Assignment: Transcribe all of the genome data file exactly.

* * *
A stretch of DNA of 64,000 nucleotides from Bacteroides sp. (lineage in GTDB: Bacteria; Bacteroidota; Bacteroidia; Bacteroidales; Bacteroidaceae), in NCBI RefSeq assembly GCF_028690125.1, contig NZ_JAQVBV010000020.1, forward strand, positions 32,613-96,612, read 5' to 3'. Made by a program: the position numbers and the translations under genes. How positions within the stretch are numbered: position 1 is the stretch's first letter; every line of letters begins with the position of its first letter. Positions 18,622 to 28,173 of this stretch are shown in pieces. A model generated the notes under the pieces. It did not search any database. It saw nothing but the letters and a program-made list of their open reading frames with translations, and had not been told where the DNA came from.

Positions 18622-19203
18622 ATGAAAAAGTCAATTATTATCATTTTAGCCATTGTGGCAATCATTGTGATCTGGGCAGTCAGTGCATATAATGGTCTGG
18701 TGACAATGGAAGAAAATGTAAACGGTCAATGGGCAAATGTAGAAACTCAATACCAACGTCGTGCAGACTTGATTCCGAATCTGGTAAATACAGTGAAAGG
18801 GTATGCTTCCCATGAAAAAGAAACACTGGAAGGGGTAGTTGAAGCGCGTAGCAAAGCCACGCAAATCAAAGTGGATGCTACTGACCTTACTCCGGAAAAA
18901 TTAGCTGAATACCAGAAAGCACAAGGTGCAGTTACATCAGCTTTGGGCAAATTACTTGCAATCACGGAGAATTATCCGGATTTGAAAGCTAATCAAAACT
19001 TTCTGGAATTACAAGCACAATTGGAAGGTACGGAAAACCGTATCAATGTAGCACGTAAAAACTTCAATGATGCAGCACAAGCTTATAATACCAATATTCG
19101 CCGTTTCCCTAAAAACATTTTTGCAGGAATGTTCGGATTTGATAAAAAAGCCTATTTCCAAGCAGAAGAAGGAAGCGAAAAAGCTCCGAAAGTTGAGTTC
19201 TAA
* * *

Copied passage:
A stretch of DNA of 64,000 nucleotides from Bacteroides sp. (lineage in GTDB: Bacteria; Bacteroidota; Bacteroidia; Bacteroidales; Bacteroidaceae), in NCBI RefSeq assembly GCF_028690125.1, contig NZ_JAQVBV010000020.1, forward strand, positions 32,613-96,612, read 5' to 3'. Made by a program: the position numbers and the translations under genes. How positions within the stretch are numbered: position 1 is the stretch's first letter; every line of letters begins with the position of its first letter. Positions 18,622 to 28,173 of this stretch are shown in pieces. A model generated the notes under the pieces. It did not search any database. It saw nothing but the letters and a program-made list of their open reading frames with translations, and had not been told where the DNA came from.

Positions 18622-19203
18622 ATGAAAAAGTCAATTATTATCATTTTAGCCATTGTGGCAATCATTGTGATCTGGGCAGTCAGTGCATATAATGGTCTGG
18701 TGACAATGGAAGAAAATGTAAACGGTCAATGGGCAAATGTAGAAACTCAATACCAACGTCGTGCAGACTTGATTCCGAATCTGGTAAATACAGTGAAAGG
18801 GTATGCTTCCCATGAAAAAGAAACACTGGAAGGGGTAGTTGAAGCGCGTAGCAAAGCCACGCAAATCAAAGTGGATGCTACTGACCTTACTCCGGAAAAA
18901 TTAGCTGAATACCAGAAAGCACAAGGTGCAGTTACATCAGCTTTGGGCAAATTACTTGCAATCACGGAGAATTATCCGGATTTGAAAGCTAATCAAAACT
19001 TTCTGGAATTACAAGCACAATTGGAAGGTACGGAAAACCGTATCAATGTAGCACGTAAAAACTTCAATGATGCAGCACAAGCTTATAATACCAATATTCG
19101 CCGTTTCCCTAAAAACATTTTTGCAGGAATGTTCGGATTTGATAAAAAAGCCTATTTCCAAGCAGAAGAAGGAAGCGAAAAAGCTCCGAAAGTTGAGTTC
19201 TAA